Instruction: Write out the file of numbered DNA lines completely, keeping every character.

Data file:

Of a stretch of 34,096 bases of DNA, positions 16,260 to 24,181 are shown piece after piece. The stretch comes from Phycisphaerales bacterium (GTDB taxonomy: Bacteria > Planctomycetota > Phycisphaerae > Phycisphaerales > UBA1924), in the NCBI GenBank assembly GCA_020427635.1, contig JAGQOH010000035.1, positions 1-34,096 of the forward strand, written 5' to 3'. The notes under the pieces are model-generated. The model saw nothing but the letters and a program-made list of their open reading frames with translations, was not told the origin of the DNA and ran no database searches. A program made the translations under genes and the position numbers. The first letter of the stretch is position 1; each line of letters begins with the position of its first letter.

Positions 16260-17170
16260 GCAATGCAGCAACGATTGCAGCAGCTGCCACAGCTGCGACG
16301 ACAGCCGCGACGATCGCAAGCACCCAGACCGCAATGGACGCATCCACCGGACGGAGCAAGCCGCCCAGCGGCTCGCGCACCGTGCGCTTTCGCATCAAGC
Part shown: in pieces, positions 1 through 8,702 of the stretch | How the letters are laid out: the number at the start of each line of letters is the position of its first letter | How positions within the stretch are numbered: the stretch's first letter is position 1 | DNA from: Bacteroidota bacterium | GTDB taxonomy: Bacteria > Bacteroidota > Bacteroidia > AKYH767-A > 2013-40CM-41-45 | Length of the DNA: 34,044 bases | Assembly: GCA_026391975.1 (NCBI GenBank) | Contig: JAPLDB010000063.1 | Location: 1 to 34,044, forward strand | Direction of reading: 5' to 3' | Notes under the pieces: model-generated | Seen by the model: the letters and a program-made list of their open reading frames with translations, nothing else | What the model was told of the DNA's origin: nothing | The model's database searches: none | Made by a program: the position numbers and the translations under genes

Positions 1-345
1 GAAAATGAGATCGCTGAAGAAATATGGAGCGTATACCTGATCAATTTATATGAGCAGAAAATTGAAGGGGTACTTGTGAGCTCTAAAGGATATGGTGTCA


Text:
Of a stretch of 34,096 bases of DNA, positions 16,260 to 24,181 are shown piece after piece. The stretch comes from Phycisphaerales bacterium (GTDB taxonomy: Bacteria > Planctomycetota > Phycisphaerae > Phycisphaerales > UBA1924), in the NCBI GenBank assembly GCA_020427635.1, contig JAGQOH010000035.1, positions 1-34,096 of the forward strand, written 5' to 3'. The notes under the pieces are model-generated. The model saw nothing but the letters and a program-made list of their open reading frames with translations, was not told the origin of the DNA and ran no database searches. A program made the translations under genes and the position numbers. The first letter of the stretch is position 1; each line of letters begins with the position of its first letter.

Positions 16260-17170
16260 GCAATGCAGCAACGATTGCAGCAGCTGCCACAGCTGCGACG
16301 ACAGCCGCGACGATCGCAAGCACCCAGACCGCAATGGACGCATCCACCGGACGGAGCAAGCCGCCCAGCGGCTCGCGCACCGTGCGCTTTCGCATCAAGC
Part shown: in pieces, positions 1 through 8,702 of the stretch | How the letters are laid out: the number at the start of each line of letters is the position of its first letter | How positions within the stretch are numbered: the stretch's first letter is position 1 | DNA from: Bacteroidota bacterium | GTDB taxonomy: Bacteria > Bacteroidota > Bacteroidia > AKYH767-A > 2013-40CM-41-45 | Length of the DNA: 34,044 bases | Assembly: GCA_026391975.1 (NCBI GenBank) | Contig: JAPLDB010000063.1 | Location: 1 to 34,044, forward strand | Direction of reading: 5' to 3' | Notes under the pieces: model-generated | Seen by the model: the letters and a program-made list of their open reading frames with translations, nothing else | What the model was told of the DNA's origin: nothing | The model's database searches: none | Made by a program: the position numbers and the translations under genes

Positions 1-345
1 GAAAATGAGATCGCTGAAGAAATATGGAGCGTATACCTGATCAATTTATATGAGCAGAAAATTGAAGGGGTACTTGTGAGCTCTAAAGGATATGGTGTCA